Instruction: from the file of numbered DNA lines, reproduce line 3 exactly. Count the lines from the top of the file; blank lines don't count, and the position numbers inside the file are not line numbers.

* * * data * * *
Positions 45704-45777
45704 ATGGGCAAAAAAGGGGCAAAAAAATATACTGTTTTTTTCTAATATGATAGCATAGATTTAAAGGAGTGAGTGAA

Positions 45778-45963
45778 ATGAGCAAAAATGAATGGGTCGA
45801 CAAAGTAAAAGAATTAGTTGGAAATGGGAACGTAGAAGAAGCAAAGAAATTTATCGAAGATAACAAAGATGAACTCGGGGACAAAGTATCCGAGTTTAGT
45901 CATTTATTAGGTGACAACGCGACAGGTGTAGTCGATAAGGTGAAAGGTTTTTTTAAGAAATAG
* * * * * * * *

Positions 45778-45963